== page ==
Lung cancer claims over 2 million lives worldwide each year and is the most common cause of cancer death. A new artificial intelligence blood testing technology has been developed by researchers at the Johns Hopkins Kimmel Cancer Center and it was found to detect lung cancer with high accuracy in samples from about 800 individuals with and without cancer. This new test approach is called DELFI: DNA evaluation of fragments for early interception. It works by spotting unique patterns in fragmentation of DNA shed from cancer cells circulating in the blood.
With this new technology, the researchers have found that the DELFI approach was able to accurately distinguish between patients with and without lung cancer. The test combined with analysis of clinical risk factors, protein biomarker, and followed by computed tomography imaging. DELFI approach detected over 90% of lung cancer patients including those with early and advanced stages as well as with different subtypes.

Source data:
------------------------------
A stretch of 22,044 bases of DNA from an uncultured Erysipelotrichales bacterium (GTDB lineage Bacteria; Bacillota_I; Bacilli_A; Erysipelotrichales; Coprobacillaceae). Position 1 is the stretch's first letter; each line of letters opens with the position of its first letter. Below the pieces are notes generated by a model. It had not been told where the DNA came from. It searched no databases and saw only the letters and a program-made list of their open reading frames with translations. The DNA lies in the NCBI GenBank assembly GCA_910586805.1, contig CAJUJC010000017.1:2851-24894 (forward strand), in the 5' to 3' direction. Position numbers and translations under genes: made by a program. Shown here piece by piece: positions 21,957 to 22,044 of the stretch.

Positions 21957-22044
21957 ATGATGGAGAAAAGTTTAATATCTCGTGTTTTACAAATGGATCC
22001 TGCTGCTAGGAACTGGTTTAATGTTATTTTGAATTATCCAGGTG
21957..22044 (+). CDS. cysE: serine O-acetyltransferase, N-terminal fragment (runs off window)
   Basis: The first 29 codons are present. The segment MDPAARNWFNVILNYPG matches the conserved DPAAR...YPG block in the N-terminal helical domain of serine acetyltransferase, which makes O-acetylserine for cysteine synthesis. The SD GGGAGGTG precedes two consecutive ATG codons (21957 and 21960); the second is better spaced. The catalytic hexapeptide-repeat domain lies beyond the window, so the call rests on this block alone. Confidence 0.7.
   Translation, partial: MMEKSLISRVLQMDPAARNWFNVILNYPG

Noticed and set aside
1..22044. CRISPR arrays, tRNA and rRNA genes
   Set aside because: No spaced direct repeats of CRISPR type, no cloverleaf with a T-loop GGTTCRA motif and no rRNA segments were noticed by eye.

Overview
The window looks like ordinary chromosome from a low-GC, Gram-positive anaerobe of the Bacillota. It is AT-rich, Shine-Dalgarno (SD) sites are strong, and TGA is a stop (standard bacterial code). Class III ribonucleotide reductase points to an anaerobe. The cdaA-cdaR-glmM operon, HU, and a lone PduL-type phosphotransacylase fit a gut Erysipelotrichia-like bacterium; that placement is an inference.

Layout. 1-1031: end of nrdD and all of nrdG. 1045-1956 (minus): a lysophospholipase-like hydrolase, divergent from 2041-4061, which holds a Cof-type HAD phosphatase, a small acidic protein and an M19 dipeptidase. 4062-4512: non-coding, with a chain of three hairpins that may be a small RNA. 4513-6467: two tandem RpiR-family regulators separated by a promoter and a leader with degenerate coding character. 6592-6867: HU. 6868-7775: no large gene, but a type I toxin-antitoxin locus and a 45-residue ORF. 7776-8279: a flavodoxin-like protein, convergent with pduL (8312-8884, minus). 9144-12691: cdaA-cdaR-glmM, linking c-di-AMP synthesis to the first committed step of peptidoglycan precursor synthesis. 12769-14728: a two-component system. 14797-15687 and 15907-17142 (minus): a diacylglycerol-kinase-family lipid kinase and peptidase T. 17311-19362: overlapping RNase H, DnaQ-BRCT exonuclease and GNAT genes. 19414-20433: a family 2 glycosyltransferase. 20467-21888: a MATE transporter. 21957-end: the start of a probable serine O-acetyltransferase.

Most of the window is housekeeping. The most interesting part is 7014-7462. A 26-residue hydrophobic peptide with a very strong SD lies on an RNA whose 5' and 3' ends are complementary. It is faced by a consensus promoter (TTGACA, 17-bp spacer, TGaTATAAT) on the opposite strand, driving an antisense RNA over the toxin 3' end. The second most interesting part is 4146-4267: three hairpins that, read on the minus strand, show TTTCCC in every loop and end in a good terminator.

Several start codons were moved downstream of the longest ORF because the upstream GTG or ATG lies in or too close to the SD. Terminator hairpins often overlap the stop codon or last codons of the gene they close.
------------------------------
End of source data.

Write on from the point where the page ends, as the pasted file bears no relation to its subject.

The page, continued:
With the use of AI to detect tumor cells, this blood test is much easier to administer as compared to low-dose CT scans. This allows for screening of more individuals in shorter periods of time. It requires a low coverage sequence of the genome and this makes it cost-effective in screening settings.
“It is clear that there is an urgent and unmet clinical need for the development of alternative non-invasive approaches to improve cancer screening in high-risk individuals and ultimately the general population.” The lead author, Dimitrios Machios, a postdoctoral fellow at Johns, said. “Lung cancer blood tests, or “liquid biopsies,” are easy to perform, widely accessible, and cost-effective, and we believe they are a good way to enhance our screening efforts.” The group would further like to study DELFI in other types of cancers as well.
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